Argued May 1, 2, 1941. Decided June 2, 1941.
1. In diversity of citizenship cases, the federal courts, when deciding questions of conflict of laws, must follow the rules prevailing in the States in which they sit. Erie R. Co. v. Tompkins, 304 U.S. 64. P. 496. 2. In an action in a federal court in Delaware, for breach of a New York contract, the applicability of a New York statute directing that interest be added to the recovery in contract cases is a question of conflict of laws, which the federal court must determine by the law of Delaware. P. 496. 3. The Full Faith and Credit Clause does not require that a State, contrary to its own policy, shall give effect in actions brought locally on contracts made in other States, to laws of those States relating, not to the validity of such contracts, but to the right to add interest to the recovery as an incidental item of damages. § 480 N.Y. Civ. Prac. Act. John Hancock Mutual Life Ins. Co. v. Yates, 299 U.S. 178, distinguished. P. 497. 115 F.2d 268, reversed.
Mr. John Thomas Smith for petitioner.
Section 480 of the New York Civil Practice Act relates to procedure and remedy rather than to substantive right. Funkhouser v. J.B. Preston Co., 290 U.S. 163; Standard Oil Co. v. United States, 107 F.2d 402, 418.
This Court's decision in Erie R. Co. v. Tompkins, 304 U.S. 64, and the adoption of the Federal Rules of Civil Procedure, make it of paramount importance that the distinction between substantive law and procedure be kept clear.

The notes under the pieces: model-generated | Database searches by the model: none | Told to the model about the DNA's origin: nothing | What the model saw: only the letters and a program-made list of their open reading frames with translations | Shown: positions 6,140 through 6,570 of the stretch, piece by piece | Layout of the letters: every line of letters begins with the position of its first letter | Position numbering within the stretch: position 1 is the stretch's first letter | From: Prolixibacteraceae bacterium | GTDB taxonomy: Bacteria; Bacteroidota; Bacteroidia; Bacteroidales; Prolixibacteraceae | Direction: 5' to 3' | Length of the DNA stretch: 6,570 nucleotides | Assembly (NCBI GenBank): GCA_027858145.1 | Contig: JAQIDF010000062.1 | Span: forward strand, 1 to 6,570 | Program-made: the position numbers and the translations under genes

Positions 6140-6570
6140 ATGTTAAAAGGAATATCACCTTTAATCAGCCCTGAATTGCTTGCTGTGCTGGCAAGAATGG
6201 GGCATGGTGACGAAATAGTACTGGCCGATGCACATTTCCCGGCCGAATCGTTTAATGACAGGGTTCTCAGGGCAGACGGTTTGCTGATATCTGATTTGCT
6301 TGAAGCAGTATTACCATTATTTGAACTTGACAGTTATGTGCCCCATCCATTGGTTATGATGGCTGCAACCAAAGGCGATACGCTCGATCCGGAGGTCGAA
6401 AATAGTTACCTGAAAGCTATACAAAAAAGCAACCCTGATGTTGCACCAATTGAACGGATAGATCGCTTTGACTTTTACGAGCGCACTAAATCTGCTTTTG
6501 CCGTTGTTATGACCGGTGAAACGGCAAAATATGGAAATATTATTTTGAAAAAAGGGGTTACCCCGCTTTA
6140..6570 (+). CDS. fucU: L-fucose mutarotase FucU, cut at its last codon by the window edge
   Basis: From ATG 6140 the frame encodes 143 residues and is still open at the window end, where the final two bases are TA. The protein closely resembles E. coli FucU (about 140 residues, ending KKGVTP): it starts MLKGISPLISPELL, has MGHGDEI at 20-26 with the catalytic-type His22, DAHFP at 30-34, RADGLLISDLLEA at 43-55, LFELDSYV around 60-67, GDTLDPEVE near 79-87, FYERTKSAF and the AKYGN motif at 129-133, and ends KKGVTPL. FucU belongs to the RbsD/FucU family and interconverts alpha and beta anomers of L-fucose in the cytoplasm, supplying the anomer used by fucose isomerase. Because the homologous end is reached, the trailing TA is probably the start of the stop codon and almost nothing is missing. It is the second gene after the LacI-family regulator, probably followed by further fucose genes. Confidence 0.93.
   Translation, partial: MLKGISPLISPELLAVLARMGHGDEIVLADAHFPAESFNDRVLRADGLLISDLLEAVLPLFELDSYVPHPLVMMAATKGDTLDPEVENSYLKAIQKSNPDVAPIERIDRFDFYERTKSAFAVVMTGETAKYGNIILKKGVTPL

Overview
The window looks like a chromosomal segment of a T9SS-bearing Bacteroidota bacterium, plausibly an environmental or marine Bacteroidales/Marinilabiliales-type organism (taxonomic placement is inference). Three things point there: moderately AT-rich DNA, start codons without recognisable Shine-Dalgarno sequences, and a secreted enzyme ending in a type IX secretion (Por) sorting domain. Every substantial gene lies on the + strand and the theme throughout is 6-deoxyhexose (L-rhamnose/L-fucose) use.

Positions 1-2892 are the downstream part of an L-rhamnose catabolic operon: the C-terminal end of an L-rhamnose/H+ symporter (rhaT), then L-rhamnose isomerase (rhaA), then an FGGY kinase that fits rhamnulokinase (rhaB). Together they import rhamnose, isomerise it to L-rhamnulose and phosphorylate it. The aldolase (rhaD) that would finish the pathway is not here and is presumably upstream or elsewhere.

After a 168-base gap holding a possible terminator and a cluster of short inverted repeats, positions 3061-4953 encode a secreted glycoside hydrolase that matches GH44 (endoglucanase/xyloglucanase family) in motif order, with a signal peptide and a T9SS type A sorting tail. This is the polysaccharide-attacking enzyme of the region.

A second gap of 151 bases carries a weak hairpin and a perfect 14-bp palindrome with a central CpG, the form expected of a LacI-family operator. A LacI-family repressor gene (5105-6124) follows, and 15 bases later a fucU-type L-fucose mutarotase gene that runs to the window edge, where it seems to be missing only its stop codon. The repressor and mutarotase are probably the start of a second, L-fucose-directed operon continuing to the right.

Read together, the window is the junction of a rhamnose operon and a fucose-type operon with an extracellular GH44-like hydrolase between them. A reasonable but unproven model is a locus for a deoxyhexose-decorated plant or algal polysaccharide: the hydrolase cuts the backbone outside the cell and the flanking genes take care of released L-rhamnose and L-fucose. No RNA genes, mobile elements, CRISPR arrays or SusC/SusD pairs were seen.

The New York legislature regarded § 480 as a regulation of its own adjective law and not as a grant of substantive right entitled to enforcement in foreign jurisdictions. See Matter of 1610 P, Inc., 168 Misc. 918; cf., Fidelity-Phenix Fire Ins. Co. v. Cortez Cigar Co., 92 F.2d 882; Kline Bros. v. Royal Ins. Co., 192 F. 378.
There appears to be no Delaware decision as to whether interest is substantive or procedural. It is doubtful whether such a decision would be of binding force on a federal court sitting in Delaware. Cf., Ruhlin v. New York Life Ins. Co., 304 U.S. 202; E.E. Cheatham, Sources of Rules for Conflict of Laws (1941), 89 U. of Pa. L.R. 430, 446-7; Note (1939), 52 Harv. L.R. 1002.
By the preponderance of authority the matter of interest is deemed procedural and governed by the lex fori. Board of County Commissioners v. United States, 308 U.S. 343, 349, 350; Standard Oil Co. v. United States, 107 F.2d 402; Goddard v. Foster, 17 Wall. 123; Mather v. Stokely, 218 F. 764; George M. Jones Co. v. Canadian Nat. Ry. Co., 14 F.2d 852; Mitchell v. Reolds Farms Co., 256 N.W. 445, 449; Butte, A. P. Ry. Co. v. United States, 61 F.2d 587; Massachusetts Benefit Assn. v. Miles, 137 U.S. 689.